Scarce administrative capacity might be focused on the most important refund claims by simply denying some kinds of refund that, in principle, ought to be allowed. The simplest such rule is a de minimis requirement specifying an absolute amount, which must be exceeded before a refund is granted. This, however, will inevitably bear proportionately more heavily on small (perhaps new) firms rather than large.

A preferable approach would be to require excess credits to be carried forward for some specified time (three to six months, for example) and pay a refund only if they remain unrecovered. This is rough justice: a credit delayed is to some degree a credit denied. But it may be an acceptable means of excluding less important excess credit positions from the requirements for refund monitoring. In some contexts, tax administration may be so weak that even this exposes the revenue to too much risk. One might then require the indefinite carry forward of all excess VAT credits against future VAT liabilities.

Carry forward, however, is unlikely to prove satisfactory for exporters—who will find themselves permanently carrying forward unrelieved excess credits—or for firms that incur considerable costs prior to beginning operations. Even a requirement to carry forward for some fixed period effectively implies a charge equal to the interest foregone in deferring credit for the period of the carry forward, which can be a substantial sum.

Treatment of exporters

Many countries make special arrangements for exporters. These arrangements seek to ensure that exporters of good repute, at least, obtain prompt refund. This might involve a “gold card” scheme, for instance, under which exporters with good payment records obtain repayment within some specified period; silver card holders, and those in any lower groups, receive somewhat less prompt treatment. However, these schemes create their own difficulties and distortions. They create administrative complications in requiring some apportionment of credits for enterprises that both export and sell domestically. Moreover, schemes that offer beneficial treatment of those with established reputations inevitably disfavor firms that may be honest but are simply too new to have built up such a record; this, however, seems to be an inevitable consequence of the optimal audit strategy.

The refund processing system for exporters recommended by FAD is based on a few simple principles,142 namely:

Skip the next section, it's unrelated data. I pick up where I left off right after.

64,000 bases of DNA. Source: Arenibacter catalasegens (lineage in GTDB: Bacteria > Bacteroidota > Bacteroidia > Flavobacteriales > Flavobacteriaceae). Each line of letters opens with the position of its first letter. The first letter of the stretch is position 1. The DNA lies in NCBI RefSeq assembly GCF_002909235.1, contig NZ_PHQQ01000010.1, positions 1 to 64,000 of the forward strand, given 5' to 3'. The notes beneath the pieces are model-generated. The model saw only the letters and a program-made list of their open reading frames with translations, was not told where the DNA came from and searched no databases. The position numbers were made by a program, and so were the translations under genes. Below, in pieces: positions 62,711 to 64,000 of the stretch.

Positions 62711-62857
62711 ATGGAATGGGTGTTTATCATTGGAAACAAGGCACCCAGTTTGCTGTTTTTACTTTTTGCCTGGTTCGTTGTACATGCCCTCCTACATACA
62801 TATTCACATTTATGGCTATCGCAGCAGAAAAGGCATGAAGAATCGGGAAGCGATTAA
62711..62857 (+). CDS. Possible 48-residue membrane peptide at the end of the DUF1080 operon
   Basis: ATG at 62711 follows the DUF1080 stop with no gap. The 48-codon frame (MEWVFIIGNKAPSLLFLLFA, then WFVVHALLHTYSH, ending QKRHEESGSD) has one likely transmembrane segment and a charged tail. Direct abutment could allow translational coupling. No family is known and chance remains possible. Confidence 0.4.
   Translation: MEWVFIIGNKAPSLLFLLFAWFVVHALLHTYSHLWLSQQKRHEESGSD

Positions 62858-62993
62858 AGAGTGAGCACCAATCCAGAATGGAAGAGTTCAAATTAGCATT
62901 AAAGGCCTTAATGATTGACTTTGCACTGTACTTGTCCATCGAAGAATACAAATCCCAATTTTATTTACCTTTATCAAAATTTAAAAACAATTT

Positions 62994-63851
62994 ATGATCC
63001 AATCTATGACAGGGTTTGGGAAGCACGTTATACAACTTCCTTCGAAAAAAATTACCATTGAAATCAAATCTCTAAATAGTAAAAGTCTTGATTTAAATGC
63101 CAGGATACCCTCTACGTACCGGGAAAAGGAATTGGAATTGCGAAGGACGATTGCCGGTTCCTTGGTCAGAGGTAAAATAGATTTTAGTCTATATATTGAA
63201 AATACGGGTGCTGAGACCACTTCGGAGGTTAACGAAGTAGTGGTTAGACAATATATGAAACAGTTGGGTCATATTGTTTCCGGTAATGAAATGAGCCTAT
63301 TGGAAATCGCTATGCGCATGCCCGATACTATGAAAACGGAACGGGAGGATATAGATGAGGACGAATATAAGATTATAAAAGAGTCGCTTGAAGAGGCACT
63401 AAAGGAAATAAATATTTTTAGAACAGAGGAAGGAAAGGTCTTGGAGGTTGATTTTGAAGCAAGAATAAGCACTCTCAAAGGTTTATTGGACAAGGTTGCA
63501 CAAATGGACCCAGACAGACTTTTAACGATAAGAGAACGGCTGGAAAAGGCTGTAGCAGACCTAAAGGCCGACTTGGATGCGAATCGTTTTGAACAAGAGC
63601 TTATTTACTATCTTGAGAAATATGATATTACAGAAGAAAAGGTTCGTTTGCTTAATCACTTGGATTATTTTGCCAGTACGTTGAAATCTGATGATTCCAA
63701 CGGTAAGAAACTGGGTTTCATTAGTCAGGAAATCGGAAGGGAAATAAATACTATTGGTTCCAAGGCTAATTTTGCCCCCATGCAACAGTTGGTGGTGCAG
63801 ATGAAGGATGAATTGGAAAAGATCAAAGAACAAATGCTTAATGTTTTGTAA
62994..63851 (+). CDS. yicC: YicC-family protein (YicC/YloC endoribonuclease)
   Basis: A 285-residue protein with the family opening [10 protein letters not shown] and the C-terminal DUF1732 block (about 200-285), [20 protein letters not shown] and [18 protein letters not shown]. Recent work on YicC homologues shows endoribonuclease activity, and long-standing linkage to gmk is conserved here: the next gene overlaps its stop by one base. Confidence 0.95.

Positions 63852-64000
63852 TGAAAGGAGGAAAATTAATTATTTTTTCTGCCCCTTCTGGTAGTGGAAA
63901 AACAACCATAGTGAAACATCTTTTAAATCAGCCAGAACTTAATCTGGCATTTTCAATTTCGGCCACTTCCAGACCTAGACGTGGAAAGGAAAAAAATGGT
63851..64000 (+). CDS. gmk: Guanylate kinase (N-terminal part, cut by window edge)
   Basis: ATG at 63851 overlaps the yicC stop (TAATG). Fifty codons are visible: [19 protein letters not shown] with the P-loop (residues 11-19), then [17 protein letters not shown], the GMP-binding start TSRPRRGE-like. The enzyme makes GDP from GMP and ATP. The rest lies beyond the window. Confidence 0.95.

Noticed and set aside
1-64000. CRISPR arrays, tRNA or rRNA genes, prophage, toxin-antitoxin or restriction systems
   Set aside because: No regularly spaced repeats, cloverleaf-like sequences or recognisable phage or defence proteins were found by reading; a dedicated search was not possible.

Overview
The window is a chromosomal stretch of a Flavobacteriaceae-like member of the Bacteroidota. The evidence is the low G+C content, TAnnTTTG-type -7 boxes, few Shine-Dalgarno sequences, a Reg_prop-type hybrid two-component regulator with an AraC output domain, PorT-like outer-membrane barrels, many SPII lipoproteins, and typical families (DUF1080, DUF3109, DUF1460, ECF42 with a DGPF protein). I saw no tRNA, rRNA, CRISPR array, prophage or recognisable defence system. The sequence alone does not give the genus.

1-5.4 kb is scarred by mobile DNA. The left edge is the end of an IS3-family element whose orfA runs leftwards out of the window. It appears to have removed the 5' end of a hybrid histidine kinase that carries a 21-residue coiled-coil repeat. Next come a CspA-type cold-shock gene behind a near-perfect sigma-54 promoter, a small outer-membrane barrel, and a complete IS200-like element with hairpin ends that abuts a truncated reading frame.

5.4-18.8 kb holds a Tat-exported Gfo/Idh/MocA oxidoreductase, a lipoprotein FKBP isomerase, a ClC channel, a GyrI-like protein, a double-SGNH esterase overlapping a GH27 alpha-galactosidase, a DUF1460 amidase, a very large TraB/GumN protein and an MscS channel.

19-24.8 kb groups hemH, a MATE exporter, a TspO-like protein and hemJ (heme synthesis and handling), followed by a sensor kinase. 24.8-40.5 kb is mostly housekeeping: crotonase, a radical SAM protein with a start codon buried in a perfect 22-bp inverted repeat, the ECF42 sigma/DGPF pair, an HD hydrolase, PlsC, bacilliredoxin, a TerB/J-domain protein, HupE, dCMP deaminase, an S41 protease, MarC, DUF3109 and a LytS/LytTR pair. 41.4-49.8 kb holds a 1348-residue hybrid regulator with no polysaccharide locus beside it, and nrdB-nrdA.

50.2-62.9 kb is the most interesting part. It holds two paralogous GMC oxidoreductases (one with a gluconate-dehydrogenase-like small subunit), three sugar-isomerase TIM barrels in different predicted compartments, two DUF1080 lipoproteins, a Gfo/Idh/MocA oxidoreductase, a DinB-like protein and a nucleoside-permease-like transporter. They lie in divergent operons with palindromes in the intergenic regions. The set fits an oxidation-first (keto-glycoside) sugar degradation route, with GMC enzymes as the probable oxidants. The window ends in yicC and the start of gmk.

• distinguishing between refund claimants with a history of compliance and those claimants with poor or unknown compliance histories;

  • using pre-refund audits for high risk refund claims and postrefund audits for claims of lesser risk;

  • the application of criteria to determine the likely extent of revenue risk associated with each refund claim;

  • maintenance of historical profiles for each refund claimant; and

  • the performance of refund audits that focus only on verifying the facts of the refund claimed.

VAT excess credits related to import of capital goods

While recommendations regarding the prompt treatment of refunds in developing countries are usually targeted to exporters, efforts have also been made recently to better deal with excess credits due to large capital expenditures. VAT exemptions for investors who import large amounts of capital equipment have been limited to very few countries. Indeed, this practice may be easily abused and result in pressures to extend VAT exemptions to other imports. As described in Box 15.2, the development of a simple deferred-payment scheme for large amounts of imports of capital goods has recently been seen to be a more appropriate approach.

Audit strategy

A well-designed and executed audit strategy is critical to the construction of a smooth refund system. Many countries rely heavily on extensive pre-refund auditing, which is clearly a misuse of audit resources. In such cases, the vast majority of VAT audit resources are absorbed in the verification of VAT refunds as a result of the requirement that every claim be audited prior to approval. This preoccupation with the pre-refund audit of all claims leaves very few audit resources available to implement a comprehensive audit program. Even strong tax administrations would typically be unable to provide timely clearance of all refunds in this way.